I don’t protest anymore—and I don’t know why

After being an enthusiastic activist, one mother now finds herself watching from the outside
By Holly Scudero  Published on 07/05/2018 at 3:31 PM EDT

Last Saturday, there was another rally.

In the past two years, there have been a lot of them. America seems to have reached a breaking point since the electoral college declared Donald Trump as president, and Americans have been embracing a long history of public displays of displeasure.

We’ve marched to show we do not, in fact, want our pussies to be grabbed.

We’ve marched to show that even though Trump’s EPA might be doing its best to erase climate change, we still believe in science.

We’ve marched to show that we don’t think the wealthiest among us deserve a unilateral tax cut.

We’ve marched in a show of solidarity with teenagers who just want to get an education without the threat of school shootings.

And now, we’ve marched to show that we do not support the immigration policies currently being enforced along our southern border. We’ve marched because we believe families should be kept together, regardless of whether they’ve entered our country legally or not.

RELATED: How you can support separated families

My social media news feed this week has been inspiring and uplifting. Our righteous anger has been given wings, and I loved seeing image after image of my friends and loved ones engaged in protest. Signs. Rallies. Standing up for what’s right.

My own page, however, was embarrassingly silent. Because, you see, I don’t protest.

A few years ago, I read Birth Work as Care Work, a book about activism, and one image really struck a chord with me. In this particular passage, the author talked about how working for her rights was so important for her, and she didn’t let having a child change her values in the least. In fact, she continued attending protests of all kinds with her little one in tow.

Similar sentiments were expressed in the many interviews I read in the aftermath of last weekend’s rallies. They’ve got to start sometime, parents said. This issue, it seems, has struck a chord with many, bringing out numbers I don’t think we’ve seen since the first Women’s March in 2017. Mothers and fathers can’t imagine the current horrors.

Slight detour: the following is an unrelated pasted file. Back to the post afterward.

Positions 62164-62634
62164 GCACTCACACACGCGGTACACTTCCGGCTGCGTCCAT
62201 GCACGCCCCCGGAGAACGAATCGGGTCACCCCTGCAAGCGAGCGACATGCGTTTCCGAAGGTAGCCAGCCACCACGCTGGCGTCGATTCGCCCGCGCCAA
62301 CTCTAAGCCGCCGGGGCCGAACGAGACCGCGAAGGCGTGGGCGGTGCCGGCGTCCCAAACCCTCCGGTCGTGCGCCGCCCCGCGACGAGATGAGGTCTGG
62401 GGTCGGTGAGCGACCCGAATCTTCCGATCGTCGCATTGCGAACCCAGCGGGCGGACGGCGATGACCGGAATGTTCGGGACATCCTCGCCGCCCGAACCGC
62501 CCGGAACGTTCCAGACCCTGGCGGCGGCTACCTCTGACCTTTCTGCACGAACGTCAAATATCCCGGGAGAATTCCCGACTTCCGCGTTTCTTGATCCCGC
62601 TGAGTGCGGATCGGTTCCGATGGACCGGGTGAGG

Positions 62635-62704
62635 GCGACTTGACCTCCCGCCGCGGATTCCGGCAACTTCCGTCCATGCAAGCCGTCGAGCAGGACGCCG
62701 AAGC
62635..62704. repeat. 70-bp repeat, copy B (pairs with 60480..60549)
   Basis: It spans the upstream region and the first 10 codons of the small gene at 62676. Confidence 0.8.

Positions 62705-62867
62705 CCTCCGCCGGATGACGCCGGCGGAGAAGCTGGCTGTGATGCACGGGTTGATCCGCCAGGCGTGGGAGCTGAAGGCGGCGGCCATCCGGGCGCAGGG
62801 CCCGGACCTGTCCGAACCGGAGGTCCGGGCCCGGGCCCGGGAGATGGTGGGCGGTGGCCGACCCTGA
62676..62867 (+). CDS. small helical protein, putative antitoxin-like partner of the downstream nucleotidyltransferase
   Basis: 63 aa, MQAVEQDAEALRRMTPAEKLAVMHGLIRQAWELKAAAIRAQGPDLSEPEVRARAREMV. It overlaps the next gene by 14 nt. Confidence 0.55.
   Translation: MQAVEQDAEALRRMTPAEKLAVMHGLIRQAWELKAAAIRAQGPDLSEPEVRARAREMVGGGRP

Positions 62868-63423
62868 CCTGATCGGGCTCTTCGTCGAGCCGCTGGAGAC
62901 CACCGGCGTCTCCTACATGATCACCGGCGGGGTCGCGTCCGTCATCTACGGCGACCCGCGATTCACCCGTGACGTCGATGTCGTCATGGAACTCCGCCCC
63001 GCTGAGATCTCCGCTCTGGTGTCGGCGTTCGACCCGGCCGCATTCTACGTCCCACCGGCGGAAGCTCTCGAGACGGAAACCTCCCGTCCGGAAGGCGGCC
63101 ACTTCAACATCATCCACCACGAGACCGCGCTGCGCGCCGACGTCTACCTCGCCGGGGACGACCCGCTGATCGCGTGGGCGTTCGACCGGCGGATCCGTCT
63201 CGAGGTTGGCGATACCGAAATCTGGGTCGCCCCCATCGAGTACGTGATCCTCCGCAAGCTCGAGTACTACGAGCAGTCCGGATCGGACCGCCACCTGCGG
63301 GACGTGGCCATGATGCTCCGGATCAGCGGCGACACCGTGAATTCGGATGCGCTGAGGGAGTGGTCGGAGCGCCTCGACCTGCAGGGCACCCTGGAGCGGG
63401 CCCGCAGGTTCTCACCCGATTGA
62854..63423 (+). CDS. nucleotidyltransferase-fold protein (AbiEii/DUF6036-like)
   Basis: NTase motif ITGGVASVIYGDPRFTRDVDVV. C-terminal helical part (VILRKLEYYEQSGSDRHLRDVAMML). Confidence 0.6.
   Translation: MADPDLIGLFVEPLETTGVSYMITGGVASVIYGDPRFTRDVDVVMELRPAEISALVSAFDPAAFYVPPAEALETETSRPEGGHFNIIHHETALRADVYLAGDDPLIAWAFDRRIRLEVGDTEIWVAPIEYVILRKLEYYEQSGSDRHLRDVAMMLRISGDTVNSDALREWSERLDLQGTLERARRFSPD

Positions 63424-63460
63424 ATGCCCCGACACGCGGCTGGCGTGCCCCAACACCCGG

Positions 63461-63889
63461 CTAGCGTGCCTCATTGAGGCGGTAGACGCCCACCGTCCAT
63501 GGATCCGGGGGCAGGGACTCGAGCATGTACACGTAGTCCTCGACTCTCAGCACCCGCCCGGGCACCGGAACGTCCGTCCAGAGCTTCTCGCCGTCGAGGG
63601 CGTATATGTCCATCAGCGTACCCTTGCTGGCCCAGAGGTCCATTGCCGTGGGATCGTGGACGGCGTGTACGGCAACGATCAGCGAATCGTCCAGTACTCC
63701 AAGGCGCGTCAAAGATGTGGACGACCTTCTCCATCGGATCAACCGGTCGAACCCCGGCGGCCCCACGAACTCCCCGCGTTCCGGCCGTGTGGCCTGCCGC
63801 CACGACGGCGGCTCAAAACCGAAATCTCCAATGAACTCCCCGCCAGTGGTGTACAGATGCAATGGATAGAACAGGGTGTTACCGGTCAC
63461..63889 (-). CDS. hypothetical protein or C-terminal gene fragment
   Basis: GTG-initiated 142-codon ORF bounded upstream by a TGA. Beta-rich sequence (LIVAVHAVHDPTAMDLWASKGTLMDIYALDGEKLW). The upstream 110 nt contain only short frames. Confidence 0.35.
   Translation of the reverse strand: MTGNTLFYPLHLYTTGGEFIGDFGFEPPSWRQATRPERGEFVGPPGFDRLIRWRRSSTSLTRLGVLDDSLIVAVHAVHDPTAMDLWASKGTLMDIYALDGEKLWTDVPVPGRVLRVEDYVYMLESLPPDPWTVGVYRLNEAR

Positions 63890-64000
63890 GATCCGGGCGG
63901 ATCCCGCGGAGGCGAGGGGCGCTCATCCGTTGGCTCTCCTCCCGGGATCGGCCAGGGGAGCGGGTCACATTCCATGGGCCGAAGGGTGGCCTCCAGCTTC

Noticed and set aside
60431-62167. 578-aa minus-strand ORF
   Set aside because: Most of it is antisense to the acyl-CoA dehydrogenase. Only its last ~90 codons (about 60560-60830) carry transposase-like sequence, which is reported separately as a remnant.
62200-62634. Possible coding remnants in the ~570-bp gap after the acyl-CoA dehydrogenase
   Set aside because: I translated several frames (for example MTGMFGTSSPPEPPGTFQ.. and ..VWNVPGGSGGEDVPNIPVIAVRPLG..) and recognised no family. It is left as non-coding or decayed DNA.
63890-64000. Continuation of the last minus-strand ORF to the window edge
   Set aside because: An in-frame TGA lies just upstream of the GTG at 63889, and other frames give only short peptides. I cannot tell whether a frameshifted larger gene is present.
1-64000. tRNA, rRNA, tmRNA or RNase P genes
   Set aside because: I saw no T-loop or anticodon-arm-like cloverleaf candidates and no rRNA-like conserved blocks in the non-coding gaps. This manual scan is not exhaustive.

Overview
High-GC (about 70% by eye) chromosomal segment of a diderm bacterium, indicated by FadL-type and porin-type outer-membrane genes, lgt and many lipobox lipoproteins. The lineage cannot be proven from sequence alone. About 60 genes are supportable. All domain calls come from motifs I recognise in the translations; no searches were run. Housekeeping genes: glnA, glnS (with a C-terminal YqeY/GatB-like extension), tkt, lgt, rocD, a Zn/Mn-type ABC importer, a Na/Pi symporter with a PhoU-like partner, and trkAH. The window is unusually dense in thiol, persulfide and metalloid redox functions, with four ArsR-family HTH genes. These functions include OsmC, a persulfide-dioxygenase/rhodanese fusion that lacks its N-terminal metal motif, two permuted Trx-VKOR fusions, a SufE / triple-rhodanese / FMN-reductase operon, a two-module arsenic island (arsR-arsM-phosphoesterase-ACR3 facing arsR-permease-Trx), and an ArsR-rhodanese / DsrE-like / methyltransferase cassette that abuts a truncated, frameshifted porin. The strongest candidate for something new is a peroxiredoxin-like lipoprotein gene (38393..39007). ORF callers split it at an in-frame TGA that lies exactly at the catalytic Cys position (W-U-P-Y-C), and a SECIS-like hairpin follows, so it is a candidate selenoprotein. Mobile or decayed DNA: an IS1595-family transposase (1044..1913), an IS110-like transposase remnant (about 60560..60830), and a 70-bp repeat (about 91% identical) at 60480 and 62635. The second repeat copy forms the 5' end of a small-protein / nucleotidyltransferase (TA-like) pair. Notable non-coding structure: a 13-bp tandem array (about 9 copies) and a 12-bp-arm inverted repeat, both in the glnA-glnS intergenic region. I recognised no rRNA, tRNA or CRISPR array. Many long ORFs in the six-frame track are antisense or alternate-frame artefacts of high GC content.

And so, they march.

I, on the other hand, do not take my kids to protests. I kind of wish I did, but I don’t.

Actually, if we’re being honest here, I don’t even attend protests anymore. Despite living just a short Metro ride away from Washington, D.C., the hub of activism, I haven’t attended any kind of political or social rally in several years.

I’ve often said that Teenage Me wouldn’t be able to pick out Adult Me from a crowd. Activism is just another area where this statement is all too true.

I grew up in an overwhelming liberal area of California, an already liberal state (plus I was in the Bay Area). I was in high school during the early years of the Bush administration, and like so many of my peers, the terrorist attacks of 9/11 lit a fire inside of me.

I can’t even tell you how many activist events I attended as a teenager. There were walkouts from school, sign making and postcard sending parties, and, of course, numerous marches. The most memorable of those was a huge anti-war march in the city of San Francisco, shoulder-to-shoulder with thousands of strangers who all filled the streets to make it clear to our president that we didn’t like his policies in the Middle East.